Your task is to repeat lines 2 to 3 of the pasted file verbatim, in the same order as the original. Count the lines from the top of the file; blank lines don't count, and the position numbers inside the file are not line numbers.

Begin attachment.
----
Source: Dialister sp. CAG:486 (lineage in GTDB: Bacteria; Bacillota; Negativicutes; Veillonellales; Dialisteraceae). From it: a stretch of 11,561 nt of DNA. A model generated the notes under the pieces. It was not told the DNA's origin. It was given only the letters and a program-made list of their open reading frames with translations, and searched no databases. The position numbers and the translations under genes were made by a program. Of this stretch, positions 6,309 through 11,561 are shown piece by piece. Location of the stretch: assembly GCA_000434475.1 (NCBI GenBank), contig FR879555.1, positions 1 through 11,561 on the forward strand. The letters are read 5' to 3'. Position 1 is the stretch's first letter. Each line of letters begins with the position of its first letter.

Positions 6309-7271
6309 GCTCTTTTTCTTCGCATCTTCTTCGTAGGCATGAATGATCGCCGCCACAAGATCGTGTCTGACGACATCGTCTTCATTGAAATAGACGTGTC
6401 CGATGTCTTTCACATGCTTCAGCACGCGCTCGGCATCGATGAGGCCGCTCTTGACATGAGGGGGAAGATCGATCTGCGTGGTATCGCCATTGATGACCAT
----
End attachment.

Positions 6309-7271
6309 GCTCTTTTTCTTCGCATCTTCTTCGTAGGCATGAATGATCGCCGCCACAAGATCGTGTCTGACGACATCGTCTTCATTGAAATAGACGTGTC